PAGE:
He forgets that a major argument in the Federal Elections by the DLP was that victory would mean that the first prime minister of the West Indies would be an Indian, Ashford Sinanan. He does not acknowledge the infamous ‘My Dear Indian brother’ letter issued in the elections battle.
Mr Beharrylal appears oblivious to the Colonial Office’s assessment of Sri Nanda—‘the spearhead of Indian imperialism… with a bad effect of setting up an East Indian sense of separateness’—oddly perpetuating the racial divide created by the planters.
One historian, Kusha Haracksingh, holds the plausible view that Dr Williams misinterpreted the concept of ‘nation’ expressed in the letter since it meant no more than ‘tribe’ or ‘kin group’. He pointed out that it had been used in the prelude to the Hosay ‘riots’. It should also be noted that Sri Nanda was removed quietly soon afterwards.
Did Williams know before about the Colonial Office’s view of Sri Nanda? What prompted Williams’ repetition of the outburst in San Fernando the next day?
Williams’ response to the elections loss, was intemperate and hostile, betraying his ‘gross emotional instability’ (Mahabir, 1978). The pain of the Indian community was communicated by Messrs Mahabir, Montano, Mohammed and Mosaheb to Williams (Ryan, 2009, Mahabir, 1978).
Williams later explained, in the Legislature, that he had not intended to inflame racial passions. Lionel Seukeran withdrew his motion of no-confidence against Williams, remarking ‘he suddenly gone racial’ (Ryan, 2009). It was an ill-advised speech for the chief minister.
Dr Keith Rowley’s recent use of the loaded phrase was cringe-worthy and unnecessary.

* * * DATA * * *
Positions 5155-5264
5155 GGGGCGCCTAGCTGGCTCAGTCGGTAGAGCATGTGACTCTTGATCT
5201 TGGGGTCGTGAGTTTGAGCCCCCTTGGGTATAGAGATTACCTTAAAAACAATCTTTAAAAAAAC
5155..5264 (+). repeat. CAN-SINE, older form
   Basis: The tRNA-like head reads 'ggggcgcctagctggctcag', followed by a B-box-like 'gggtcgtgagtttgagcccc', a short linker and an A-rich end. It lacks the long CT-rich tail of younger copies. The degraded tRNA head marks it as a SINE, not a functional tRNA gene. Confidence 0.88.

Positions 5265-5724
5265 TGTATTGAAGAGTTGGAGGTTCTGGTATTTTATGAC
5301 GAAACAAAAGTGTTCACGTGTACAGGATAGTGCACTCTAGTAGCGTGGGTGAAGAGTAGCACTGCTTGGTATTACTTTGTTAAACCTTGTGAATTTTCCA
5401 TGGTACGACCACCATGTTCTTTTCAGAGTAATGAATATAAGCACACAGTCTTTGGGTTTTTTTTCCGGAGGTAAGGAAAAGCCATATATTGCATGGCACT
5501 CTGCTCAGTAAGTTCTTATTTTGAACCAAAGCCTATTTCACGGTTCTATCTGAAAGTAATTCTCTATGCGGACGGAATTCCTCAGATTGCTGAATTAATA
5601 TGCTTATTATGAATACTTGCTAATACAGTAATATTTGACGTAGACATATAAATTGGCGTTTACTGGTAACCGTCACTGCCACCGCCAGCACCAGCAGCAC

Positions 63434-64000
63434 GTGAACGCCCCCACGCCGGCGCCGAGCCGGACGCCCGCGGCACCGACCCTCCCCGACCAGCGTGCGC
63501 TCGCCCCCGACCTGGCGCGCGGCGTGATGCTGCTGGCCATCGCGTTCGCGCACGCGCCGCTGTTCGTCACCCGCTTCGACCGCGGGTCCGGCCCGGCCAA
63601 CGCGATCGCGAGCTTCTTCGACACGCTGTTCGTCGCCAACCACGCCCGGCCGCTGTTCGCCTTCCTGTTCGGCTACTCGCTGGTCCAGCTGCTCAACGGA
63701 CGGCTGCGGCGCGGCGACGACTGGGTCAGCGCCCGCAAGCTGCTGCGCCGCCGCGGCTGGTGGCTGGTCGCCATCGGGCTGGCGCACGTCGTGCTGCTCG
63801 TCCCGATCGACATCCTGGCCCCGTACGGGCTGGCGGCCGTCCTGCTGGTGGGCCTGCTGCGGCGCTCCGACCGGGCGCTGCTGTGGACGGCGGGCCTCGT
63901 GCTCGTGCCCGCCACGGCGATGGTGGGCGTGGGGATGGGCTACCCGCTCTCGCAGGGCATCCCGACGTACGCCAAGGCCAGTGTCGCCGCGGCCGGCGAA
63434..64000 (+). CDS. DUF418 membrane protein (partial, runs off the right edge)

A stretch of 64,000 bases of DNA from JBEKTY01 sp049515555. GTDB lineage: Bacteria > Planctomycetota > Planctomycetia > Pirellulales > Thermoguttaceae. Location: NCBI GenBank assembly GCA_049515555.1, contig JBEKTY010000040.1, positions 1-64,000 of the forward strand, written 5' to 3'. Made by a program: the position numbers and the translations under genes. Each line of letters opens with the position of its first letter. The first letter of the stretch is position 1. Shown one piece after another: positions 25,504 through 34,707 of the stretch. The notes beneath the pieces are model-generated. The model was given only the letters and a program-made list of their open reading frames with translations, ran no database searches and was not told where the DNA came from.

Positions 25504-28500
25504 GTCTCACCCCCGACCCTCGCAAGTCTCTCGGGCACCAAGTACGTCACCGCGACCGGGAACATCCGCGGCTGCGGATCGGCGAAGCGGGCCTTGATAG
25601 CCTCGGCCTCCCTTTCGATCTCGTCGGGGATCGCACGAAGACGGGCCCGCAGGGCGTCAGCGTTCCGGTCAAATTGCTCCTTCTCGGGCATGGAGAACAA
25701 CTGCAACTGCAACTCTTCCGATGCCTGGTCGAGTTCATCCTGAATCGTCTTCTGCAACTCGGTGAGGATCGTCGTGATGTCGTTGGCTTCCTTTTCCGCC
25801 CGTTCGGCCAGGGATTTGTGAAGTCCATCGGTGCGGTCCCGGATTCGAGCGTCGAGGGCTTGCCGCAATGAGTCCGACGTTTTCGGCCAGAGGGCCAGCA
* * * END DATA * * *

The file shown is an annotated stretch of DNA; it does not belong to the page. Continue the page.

The assertion that Nizam Mohammed was sacked for the fact that there was an ethnic imbalance in the Police Service is wrong.
BC Pires, an astute observer of local events, remarked: “Trinidad’s unerring instinct to do the wrong thing at the wrong time continues in spades. Instead of Nizam Mohammed being made to see the error of his ways, he has now been made a martyr.”
Michael Harris, an Express columnist, opined under the rubric ‘Red Herring’ on 4 April 2020: “… what Nizam was advocating is some principle of ethnic numerical parity, a point of view that is indeed, essentially, racist. It was inappropriate because he was in no position to speak on behalf of the Parliament of the land…why he would consider that he could invoke the Parliament as a partner in whatever scheme he might have had to redress this…”
Dr Rowley on 20 April 2011, in Parliament, said: “…the Chairman of the commission made a very factual statement, or I should say, a number of factual statements, which, on their own, would have caused no untoward reaction in the country, because they were statements of facts…
“He interpreted the situation of fact as being the result of racial bias in the system, resulting in this over-representation of police officers of Afro origin based on racial discrimination…that these officers who today are in charge of the executive of the police service are there by virtue of racial discrimination, is a reckless statement…
“The current law makes no provision for the Police Service Commission to treat with the matter that the chairman purported to want to treat with.” (Hansard)
It is telling that the debate meandered into nothingness. Mr Israel Khan, who represented Mr Mohammed, instructively had remarked: “The People’s Partnership realise they cannot win an election without African support and the Opposition realise they have to pull back their African base from the Partnership… and have thrown the ball in the court of the president.”
Oh wretched nation of ours! Who will deliver us from this deadly poison?
We fight for scraps and leave the weightier issues unchallenged.